Intel is also extending Bay Trail chips to low-cost Windows 8, Android and Chrome OS laptops and desktops. The company will also highlight developments in ultrabooks, which are thin and light laptops that can also function as tablets. Adoption of ultrabooks has been poor due to high product prices, but Lenovo and Dell in the past month have announced new laptops and hybrids based on Intel's fourth-generation Core processors, code-named Haswell.
The chip maker is also expected to announce new server chips, and will also touch upon new data center technologies such as optical networking. Intel is tuning many of its server chips specific to software applications, and many technology briefing sessions will be focused on software development for big data, supercomputing and mobile devices.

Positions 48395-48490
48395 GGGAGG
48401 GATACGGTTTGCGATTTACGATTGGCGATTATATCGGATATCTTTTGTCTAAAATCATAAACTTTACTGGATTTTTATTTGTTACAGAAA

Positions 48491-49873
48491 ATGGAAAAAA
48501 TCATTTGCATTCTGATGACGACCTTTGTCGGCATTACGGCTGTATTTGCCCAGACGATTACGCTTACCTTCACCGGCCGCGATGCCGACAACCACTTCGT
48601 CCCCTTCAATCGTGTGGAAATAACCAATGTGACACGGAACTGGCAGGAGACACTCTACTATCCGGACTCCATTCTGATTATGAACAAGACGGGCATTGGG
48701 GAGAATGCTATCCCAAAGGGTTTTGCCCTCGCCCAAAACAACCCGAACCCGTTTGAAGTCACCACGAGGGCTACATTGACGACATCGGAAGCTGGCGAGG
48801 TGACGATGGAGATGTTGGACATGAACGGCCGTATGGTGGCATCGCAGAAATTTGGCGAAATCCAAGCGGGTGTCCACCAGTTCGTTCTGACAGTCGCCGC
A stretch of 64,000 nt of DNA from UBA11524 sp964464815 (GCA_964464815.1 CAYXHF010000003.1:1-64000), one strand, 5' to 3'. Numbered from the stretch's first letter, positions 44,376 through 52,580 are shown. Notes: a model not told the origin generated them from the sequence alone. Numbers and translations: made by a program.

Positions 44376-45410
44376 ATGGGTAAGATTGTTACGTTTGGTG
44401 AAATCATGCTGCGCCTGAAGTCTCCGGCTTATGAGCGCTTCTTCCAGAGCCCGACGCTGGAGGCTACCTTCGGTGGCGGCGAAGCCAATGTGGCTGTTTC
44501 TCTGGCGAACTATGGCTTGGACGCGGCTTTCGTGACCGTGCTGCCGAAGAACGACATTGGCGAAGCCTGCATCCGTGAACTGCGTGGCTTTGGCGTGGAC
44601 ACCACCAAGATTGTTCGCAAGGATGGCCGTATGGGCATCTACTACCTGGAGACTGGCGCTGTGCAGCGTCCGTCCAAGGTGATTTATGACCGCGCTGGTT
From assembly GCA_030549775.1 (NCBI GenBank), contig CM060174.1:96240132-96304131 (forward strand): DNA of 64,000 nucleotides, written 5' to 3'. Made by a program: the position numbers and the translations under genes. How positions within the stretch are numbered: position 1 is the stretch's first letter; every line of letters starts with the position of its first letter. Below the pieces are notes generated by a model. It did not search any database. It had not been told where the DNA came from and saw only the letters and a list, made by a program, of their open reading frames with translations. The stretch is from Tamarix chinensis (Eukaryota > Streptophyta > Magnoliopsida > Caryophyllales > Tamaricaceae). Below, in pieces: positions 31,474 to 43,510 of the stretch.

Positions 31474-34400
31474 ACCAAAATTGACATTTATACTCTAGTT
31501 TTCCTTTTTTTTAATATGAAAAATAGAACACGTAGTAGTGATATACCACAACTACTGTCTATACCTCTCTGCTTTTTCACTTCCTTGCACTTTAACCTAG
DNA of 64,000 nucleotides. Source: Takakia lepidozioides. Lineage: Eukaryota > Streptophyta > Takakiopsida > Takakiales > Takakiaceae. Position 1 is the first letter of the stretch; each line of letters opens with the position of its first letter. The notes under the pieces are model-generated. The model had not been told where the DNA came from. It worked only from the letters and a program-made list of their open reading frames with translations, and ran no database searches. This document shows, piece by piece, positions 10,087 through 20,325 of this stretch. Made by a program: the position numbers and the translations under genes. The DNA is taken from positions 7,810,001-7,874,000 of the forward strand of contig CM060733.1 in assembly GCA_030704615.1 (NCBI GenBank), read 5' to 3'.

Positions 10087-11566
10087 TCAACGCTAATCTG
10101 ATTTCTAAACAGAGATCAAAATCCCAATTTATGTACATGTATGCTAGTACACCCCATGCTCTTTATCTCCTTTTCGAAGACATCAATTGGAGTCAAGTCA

Intel is also dabbling in the area of open-source PCs and the "Internet of things." In addition, the company will demonstrate Thunderbolt 2, which will transfer data between host PCs and peripherals at twice the speed of its current 10G bps (bits per second) rate.
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